Effective Evangelism? (Part 2)

By | June 8, 2006

Part 1

A Better Way to Stand Out

While there are few direct commands to evangelize in the new testament, there is plenty of directing to live a christian life. There is plenty of teaching about loving one another and practicing all of the virtues, while at the same time warnings for believers not to fall into sin. There is a clear call to live differently than the world does. It has been said, “be in the world but not of it” (though not directly found in the bible), however the exact way that works is not spelled out, and therefore people have different ideas on what it looks like. For some it means having our own music, books, organizations, etc. and being offended at everything “secular”. People will know we are not of the world by the t-shirts we wear and the bumper stickers on our car. We need to make sure to let everyone know that their lives and lifestyles are wrong (while curiously overlooking our own). I will agree with the person who said this is more like “being of the world but not in it”.

I believe that the ways in which we differentiate ourselves as Christians from the rest of the world is not by isolating ourselves nor removing ourselves from the culture and society around us. I believe the way that we will be a light to the world is by embodying the values of Christ. I think this has become clouded for a couple of reasons. First of all, there are certainly some people who are called and gifted to evangelize, which they should by all means do. I think that a mistake has been made at times by them in that they, like all of us, can believe that everyone should be like themselves. Therefore they have promoted the idea that we should all be directly engaged in “aggressive” evangelism.

The second reason I think this may have lost some favor is that it is a more subtle way of showing our difference, and also a more difficult one. After all, how hard is it to put on a t-shirt as compared to being patient with your coworker day after day? The t-shirt is an immediate sign of difference, yet what difference is being communicated? I’d argue that it merely demonstrates that the wearer holds some different set of beliefs, just as many other groups of people have their different beliefs. But the t-shirt wearing believer likely feels good that he/she is being a witness—it something that’s easy to point to as the way in which he/she is showing their faith. And in our “fast food” society, it’s a way which the person can feel that he is communicating christianity to all of the people he/she will encounter during a day with whom they are unacquainted.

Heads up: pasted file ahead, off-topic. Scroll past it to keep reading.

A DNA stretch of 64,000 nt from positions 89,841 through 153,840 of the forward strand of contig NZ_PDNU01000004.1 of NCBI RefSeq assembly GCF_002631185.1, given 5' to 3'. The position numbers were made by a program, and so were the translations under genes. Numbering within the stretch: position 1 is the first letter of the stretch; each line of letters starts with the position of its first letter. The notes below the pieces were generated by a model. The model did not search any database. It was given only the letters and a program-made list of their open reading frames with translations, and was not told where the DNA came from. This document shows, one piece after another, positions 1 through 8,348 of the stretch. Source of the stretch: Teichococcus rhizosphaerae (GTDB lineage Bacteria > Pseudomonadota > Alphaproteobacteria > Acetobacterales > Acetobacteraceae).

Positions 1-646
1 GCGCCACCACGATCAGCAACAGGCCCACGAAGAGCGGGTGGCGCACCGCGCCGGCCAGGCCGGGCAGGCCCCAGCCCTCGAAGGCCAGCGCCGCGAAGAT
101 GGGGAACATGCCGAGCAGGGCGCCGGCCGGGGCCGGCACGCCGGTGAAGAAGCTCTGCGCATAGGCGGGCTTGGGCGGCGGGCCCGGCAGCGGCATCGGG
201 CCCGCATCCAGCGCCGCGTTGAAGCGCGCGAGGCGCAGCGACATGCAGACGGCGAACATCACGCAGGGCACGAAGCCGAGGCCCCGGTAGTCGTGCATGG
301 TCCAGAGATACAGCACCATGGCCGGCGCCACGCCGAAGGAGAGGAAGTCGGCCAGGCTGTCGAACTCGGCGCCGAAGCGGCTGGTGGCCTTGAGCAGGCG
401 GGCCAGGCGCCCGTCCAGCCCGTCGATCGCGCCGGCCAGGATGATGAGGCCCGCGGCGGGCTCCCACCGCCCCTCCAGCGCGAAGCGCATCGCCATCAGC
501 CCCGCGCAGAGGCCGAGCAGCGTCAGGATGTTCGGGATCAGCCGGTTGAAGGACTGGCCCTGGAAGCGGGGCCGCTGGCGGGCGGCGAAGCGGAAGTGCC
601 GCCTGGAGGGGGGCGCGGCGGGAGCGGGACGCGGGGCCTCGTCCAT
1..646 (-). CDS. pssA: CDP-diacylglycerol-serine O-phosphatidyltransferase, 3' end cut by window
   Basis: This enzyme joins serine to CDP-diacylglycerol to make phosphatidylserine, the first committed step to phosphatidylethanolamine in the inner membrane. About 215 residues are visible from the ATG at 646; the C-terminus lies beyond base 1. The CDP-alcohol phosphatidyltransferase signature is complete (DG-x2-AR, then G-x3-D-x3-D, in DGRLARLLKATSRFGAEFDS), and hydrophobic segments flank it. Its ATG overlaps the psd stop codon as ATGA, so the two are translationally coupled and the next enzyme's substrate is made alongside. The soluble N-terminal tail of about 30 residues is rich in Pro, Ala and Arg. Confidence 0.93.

It’s true that simply living our lives being real, honest and trying to follow the path of Christ may not be as readily apparent a difference, at least on an individual basis. I may know people, work with people, or attend school with people for long periods of time without getting into a situation which would highlight the differences. After all, there are as many or more ways in which we’re alike with those outside of the faith as there are ways in which we’re different. Yes, there are certainly some important differences, but we are all human, and we all share many of the same desires. This is why I feel that a model of evangelism which focuses solely on the individual is weak. The lack of easily apparent differences prompts impatience which leads to the temptation to create more apparent differences. Unbelievers aren’t stupid however, and will see through these tactics. These “false differences” serve to further alienate those outside of faith rather than entice them to discover more about it, since these differences show people acting less normal, rather than more acting as more fully human.

Some people will no doubt argue, “but tracts, saying (fill-in the blank), wearing this or that, etc. is effective; this person became a christian because of that.” The first lesson to learn in evangelism is that it’s all God’s work in people’s lives. He may choose to work though whatever we do, but because of this we can’t use that as an argument for whatever we have done (or seen done) being the right or best way to evangelize. Some people have decided to follow Christ after an event in their live which would seem on the outside to have been a completely “secular” experience. It may sound like this contradicts the whole point of my paper. If it is God’s work, then does it matter what we do? Yes! While it is God who does the work, he wants us to be wise and also to live the life that he has called us to live, so that he can work through us.

While one individual Christian living out a life devoted to Christ may not readily stick out, I believe that a whole group of people living this way would. Isn’t written, “By this all men will know that you are my disciples, if you love one another.” (John 13:35)? Are we known for our love for one another? Elsewhere it is written, “No one else dared join them, even though they were highly regarded by the people. Nevertheless, more and more men and women believed in the Lord and were added to their number.” (Acts 5:13-14). People were afraid to join them because they recognized how different they were. They understood that something unusual was happening—indeed something super natural. Yet it was a way in which they highly respected, and that was reason for people to continue to join them. In addition, “There were no needy persons among them.” (Acts 4:34). I don’t believe that can be said today.

Part 3

photo credit: hoveringdog via photopin cc

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